MICE: The Idea

"idea" © 2005 by Tony Dowler

"idea" © 2005 by Tony Dowler

I was listening to a recent episode of the Writing Excuses podcast. It’s about Orson Scott Card’s M.I.C.E. quotient.

M = Milieu (Setting, but S.I.C.E. doesn’t spell anything useful.)
I = Idea
C = Character
E = Event

Good stories will have more than one of these present. Novels may have all four. But one will usually stand dominant above the rest.

I was thinking about this as I was driving to work the other day listening to a totally different podcast (Adventures in Sci-Fi Publishing). They were talking on that podcast about whether published authors ever give negative book reviews.

And I got to thinking about what makes even a book I wasn’t overly enthused about worth reading all the way through.

I can forgive a lot of things, but I think Card’s M.I.C.E. quotient is a pretty good indicator of what I won’t forgive.

In this post, I’ll talk about Idea, because it’s what came to mind first, and I think it’s the most unforgivable deficiency in these genres when it’s not there. Subsequent posts will deal with the other three components.

(more…)

How Writing is Like Packing School Lunches

Writing, and packing school lunches. I realize the connection might not be immediately obvious. It wasn’t to me, either, until this morning, when I was going about the weekday business of–you guessed it–packing school lunches.

And I suddenly realized that this job (although I don’t consider it one of my more enjoyable tasks) is no longer the huge, pain-in-the-butt undertaking that I once considered it. It takes less time now, and the results are better.

To put it in context, it’s only the past few years that I’ve been packing lunches for both my kids every morning. For the first years of school they came home to lunch every day, but as schools and lunch hours changed, we eventually got around to the point where it made more sense for them both to take lunch with them. And I had to learn the necessary skills for making that happen.

I didn’t take to it very well at first. If you’ve ever packed school lunches, you might understand some of the variables that must be considered. Such as, what can I expect this child to eat (likes and dislikes)? The answers generate a list of possibilities, long or sadly short if your child is a so-called “picky” eater. Scratch off this list any foods verboten at School X, such as peanut butter, eggs, etc. The list is shorter. Scratch off foods that don’t meet microwaving criteria like times or days at School X. Shorter again. Eventually you will probably scratch off foods that the child has grown tired of. With the current brevity of the list, everything might fall into that category at some point. And if you have more than one child, it’s quite unlikely that their final lists are going to contain anything in common. Sigh, and hie yourself off to the grocery store.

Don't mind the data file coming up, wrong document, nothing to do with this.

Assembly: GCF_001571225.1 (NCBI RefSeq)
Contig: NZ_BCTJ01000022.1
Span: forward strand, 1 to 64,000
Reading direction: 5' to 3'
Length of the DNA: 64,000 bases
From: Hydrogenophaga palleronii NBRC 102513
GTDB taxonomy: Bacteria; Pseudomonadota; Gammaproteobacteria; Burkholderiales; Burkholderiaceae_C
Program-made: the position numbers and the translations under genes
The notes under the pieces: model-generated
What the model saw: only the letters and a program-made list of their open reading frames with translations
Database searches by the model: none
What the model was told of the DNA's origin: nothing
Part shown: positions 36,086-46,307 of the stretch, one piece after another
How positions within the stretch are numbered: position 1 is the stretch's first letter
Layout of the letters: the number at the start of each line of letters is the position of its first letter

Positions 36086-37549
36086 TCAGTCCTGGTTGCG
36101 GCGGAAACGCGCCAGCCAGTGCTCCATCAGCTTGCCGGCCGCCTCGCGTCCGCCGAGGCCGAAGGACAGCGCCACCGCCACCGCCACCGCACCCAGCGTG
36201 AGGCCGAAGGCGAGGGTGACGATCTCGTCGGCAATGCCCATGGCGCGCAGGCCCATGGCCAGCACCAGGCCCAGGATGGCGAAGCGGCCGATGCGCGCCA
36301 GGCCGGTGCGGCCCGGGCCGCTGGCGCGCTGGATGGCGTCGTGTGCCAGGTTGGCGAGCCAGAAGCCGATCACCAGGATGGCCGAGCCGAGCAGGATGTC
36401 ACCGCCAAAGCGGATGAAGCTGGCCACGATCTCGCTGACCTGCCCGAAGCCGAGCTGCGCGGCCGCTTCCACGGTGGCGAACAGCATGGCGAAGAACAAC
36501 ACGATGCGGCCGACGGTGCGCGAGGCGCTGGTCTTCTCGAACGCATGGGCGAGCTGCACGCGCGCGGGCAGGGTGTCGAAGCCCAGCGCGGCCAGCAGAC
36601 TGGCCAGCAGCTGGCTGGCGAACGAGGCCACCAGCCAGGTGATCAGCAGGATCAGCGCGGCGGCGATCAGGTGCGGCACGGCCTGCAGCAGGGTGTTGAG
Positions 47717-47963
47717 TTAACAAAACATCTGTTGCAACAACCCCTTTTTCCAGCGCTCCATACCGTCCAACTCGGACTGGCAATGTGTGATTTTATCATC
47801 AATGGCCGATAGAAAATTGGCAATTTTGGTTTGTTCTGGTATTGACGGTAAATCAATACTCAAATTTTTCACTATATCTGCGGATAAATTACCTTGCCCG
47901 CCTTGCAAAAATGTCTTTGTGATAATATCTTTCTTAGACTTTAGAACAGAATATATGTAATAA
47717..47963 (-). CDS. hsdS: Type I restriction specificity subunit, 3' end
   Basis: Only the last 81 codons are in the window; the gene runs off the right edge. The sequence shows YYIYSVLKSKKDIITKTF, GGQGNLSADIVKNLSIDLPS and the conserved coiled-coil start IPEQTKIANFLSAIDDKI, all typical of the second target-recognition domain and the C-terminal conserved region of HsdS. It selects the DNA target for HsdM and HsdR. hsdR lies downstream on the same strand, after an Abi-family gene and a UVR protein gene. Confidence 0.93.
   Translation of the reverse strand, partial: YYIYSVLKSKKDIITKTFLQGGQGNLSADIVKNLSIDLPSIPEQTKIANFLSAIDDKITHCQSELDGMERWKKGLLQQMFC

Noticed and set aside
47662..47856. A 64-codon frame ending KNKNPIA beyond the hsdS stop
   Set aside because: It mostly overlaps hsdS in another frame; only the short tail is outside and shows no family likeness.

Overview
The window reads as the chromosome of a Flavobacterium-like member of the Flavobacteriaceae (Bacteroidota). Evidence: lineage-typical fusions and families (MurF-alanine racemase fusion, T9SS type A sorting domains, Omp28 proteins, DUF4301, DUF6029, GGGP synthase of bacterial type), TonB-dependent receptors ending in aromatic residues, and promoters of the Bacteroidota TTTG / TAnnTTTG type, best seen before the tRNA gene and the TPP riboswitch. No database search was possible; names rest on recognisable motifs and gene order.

So I remember a blur of many, many mornings of repeatedly opening and closing the refrigerator and cupboards, hoping to notice something that I’d missed when I looked ten seconds ago, trying to cobble together lunches while supervising wake-up calls, wardrobe calamities, homework emergencies, and any number of other morning trials.

The epiphany I had this morning was simple: it’s not like that anymore (most mornings, anyway). I’ve somehow become better at packing lunches. And I realize that this is not due as much to broadening palettes or relaxed school restrictions as it is to the plain fact of practice. I’m better at many of the elements of lunch-packing. I prepare better, making sure I have enough lunch supplies on hand at the beginning of the week. I monitor likes and dislikes better. I’m more organized in simply gathering everything up and doling it out. I’ve grown better at dealing with or pre-emptively avoiding morning emergencies.

And finally, here’s where I tie this whole strange musing into writing. Writing, too, is all about the practice, and getting better at all the myriad, interrelated skills one needs to become a better writer. Better planning, whether it’s outlining or cogitating or whatever method you use to work out the story idea rattling around in your head. Better time management, both in making time to write and juggling planning, research, and actual writing. Better execution, because the mere act of writing more words over and over improves the end result. Better troubleshooting, in noticing plot or character problems early and dealing with them before they run your whole story off the rails. And finally, better editing and revising, yielding a more polished, professional final draft.

So just as there’s more to packing school lunches than just sticking things in a lunch bag, there’s more to writing than just putting words on paper. Both tasks require several interrelated skills, and becoming proficient in all of them leads to both an easier process and a better end result. Like just about everything else, practice makes…if not perfect, than an enormous improvement.

And now I’m off to make myself a sandwich, feeling thankful that in my job, I don’t have to pack it…

(cross-posted from www.sherrydramsey.com)